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A new report released Monday charts a path for the transition out of the Covid-19 pandemic, one that outlines both how the country can deal with the challenge of endemic Covid disease and how to prepare for future biosecurity threats.

The report plots a course to what its authors call the “next normal” — living with the SARS-CoV-2 virus as a continuing threat that needs to be managed. Doing so will require improvements on a number of fronts, from better surveillance for Covid and other pathogens to keeping tabs on how taxed hospitals are; and from efforts to address the air quality in buildings to continued investment in antiviral drugs and better vaccines. The authors also call for offering people sick with respiratory symptoms easy access to testing and, if they are positive for Covid or influenza, a quick prescription for the relevant antiviral drug.


The 136-page report was written by nearly two dozen experts, a number of whom have advised the Biden administration on its Covid-19 policies. Thirty other experts contributed to the report, entitled “Getting to and Sustaining the Next Normal: A Roadmap to Living with Covid.”

“It’s an attempt to have a more disciplined approach to dealing with this crisis, providing a vision for what ‘next’ might look like,” said Luciana Borio, one of the authors and a senior fellow for global health at the Council on Foreign Relations.

Its publication comes at a critical time, when the combination of declining case counts, deep-seated Covid fatigue, and a dangerous and unprovoked war instigated by a nuclear power threaten to push control of the virus and planning for future pandemics to the far back burner.


“I do think it’s a worry,” Ezekiel Emanuel, vice provost of global initiatives at the University of Pennsylvania and another of the authors, said of the risk that Russia’s attack on Ukraine will drain attention and funding from the Covid response. “And part of the reason to lay this out is to emphasize that that would be a huge mistake, and a really, really serious flaw.”

The report suggests the U.S. response to Covid-19 should transition from one directed solely at this single disease to one where prevention, mitigation, and treatment efforts are focused on Covid as one of a number of respiratory viruses, including influenza.

The authors sketch out three scenarios the country may face in the near future with Covid-19 — one optimistic, one pessimistic, and the third midway between the two. Which will come to pass will depend on how well immunity to the SARS-2 virus — immunity acquired through vaccination or infection — holds up and whether mutations to the virus make it more infectious and/or more lethal.

In the optimistic scenario, where immunity holds up and the virus doesn’t evolve to trigger more severe disease, it’s possible that annual Covid deaths could be kept to between 15,000 and 30,000, the experts predict. At the other end of the scale, if a more virulent variant emerges and immunity wanes — leading to a substantially higher attack rate in a given year — the death toll could be nearly 10 times that of the optimistic scenario, they warn. In the intermediate scenario, they estimate that between 30,000 and 100,000 people could die from Covid annually.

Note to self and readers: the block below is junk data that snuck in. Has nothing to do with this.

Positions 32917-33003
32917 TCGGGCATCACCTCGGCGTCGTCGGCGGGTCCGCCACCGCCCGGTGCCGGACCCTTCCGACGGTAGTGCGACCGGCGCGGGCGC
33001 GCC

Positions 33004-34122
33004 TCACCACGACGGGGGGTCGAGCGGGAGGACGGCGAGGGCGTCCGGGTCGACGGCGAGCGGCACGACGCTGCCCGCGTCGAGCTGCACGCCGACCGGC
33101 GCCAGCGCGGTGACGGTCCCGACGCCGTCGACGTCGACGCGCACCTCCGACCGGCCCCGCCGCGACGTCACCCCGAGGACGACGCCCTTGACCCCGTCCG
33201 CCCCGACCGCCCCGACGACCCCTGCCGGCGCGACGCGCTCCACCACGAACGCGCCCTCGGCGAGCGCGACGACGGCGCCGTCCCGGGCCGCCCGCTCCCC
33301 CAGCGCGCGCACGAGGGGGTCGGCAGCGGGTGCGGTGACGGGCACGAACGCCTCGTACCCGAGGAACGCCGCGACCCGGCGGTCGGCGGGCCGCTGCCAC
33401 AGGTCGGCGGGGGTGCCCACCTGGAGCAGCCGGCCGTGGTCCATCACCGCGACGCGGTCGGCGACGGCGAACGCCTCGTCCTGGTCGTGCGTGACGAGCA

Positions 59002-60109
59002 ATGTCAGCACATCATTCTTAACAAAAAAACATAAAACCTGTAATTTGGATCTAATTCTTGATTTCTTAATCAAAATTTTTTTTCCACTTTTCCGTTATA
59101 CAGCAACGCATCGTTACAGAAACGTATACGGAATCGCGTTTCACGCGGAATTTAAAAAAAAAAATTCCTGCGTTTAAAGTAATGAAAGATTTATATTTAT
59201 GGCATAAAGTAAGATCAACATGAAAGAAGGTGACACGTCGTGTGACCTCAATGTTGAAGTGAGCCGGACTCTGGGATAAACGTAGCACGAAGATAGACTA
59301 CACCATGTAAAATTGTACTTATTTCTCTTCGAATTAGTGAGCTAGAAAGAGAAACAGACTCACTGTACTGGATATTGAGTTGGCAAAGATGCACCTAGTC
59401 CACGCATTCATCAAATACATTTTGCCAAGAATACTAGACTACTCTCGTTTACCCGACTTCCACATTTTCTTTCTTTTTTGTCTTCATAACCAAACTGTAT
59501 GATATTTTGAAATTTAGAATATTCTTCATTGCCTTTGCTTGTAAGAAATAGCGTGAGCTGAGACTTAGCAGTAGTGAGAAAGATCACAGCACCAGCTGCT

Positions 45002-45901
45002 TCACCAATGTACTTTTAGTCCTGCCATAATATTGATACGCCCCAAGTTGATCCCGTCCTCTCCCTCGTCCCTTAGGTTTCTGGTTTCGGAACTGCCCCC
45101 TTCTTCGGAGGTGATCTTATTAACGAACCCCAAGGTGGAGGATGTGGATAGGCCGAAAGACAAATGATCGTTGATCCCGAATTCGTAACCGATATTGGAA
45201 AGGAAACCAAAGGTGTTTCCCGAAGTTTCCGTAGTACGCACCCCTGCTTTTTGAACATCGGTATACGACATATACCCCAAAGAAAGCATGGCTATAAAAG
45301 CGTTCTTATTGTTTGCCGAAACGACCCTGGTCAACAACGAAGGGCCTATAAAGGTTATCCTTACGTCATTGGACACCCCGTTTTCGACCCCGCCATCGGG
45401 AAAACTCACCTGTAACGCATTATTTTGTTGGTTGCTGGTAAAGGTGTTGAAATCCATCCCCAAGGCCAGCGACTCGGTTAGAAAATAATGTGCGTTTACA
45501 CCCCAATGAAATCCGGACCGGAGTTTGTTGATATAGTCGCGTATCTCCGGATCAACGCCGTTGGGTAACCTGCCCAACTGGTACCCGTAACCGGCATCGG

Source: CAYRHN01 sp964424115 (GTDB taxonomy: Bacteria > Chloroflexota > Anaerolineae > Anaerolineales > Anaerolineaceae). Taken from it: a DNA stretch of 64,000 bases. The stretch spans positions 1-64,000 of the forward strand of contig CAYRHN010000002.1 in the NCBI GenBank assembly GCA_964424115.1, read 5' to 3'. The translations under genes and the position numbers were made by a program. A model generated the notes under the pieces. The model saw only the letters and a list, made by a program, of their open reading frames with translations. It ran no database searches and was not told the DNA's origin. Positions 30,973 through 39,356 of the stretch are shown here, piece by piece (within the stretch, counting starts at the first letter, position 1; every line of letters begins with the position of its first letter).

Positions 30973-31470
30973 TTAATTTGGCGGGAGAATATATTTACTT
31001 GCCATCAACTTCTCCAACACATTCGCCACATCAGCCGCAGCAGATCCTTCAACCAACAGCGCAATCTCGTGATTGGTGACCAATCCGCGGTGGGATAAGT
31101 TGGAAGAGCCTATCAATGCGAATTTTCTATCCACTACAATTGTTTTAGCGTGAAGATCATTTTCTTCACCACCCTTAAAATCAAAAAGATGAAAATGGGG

The group suggests the country should aim to keep the annual death toll from respiratory infections like Covid, flu, and respiratory syncytial virus to about 60,000 a year — roughly the number of deaths that influenza causes in a bad flu season.

Can one add Covid — currently the worst of the respiratory pathogens — to the existing mix and still keep deaths to that pre-pandemic worse-case level? Emanuel said improvements the group is calling for — things like better indoor air quality — will help to reduce the toll of influenza and other flu-like illnesses as well as Covid.

“We’re not going to normal 2019,” he noted. “There are things that are going to be better. Our surveillance system better be better. Our indoor air quality system better be better. Our willingness to put up with [for] short periods of time — and around certain vulnerable populations — having special public health precautions. All of that should make a big difference in the mortality.”

A key piece of the puzzle that needs to be addressed is the quality of indoor air, Borio insisted. “In a way, it’s a little bit like training for a long marathon. You have to start somewhere. And we should start. We shouldn’t just put this in a it’s-too-hard box, because it really isn’t.”

She too fears that as the pandemic appears to be easing, attention will wane on efforts to better prepare the country to deal with the ongoing challenge of Covid and to be ready for the next infectious-disease crisis.

“It’s one thing for a private citizen to move on and decide they’re going to travel and enjoy their summer,” Borio said. “But the government can’t do the same. The government has to still continue to monitor for emergent variants and continue developing the important vaccines and therapeutics.”

Correction: An earlier version of this article misspelled Ekekiel Emanuel’s surname. 

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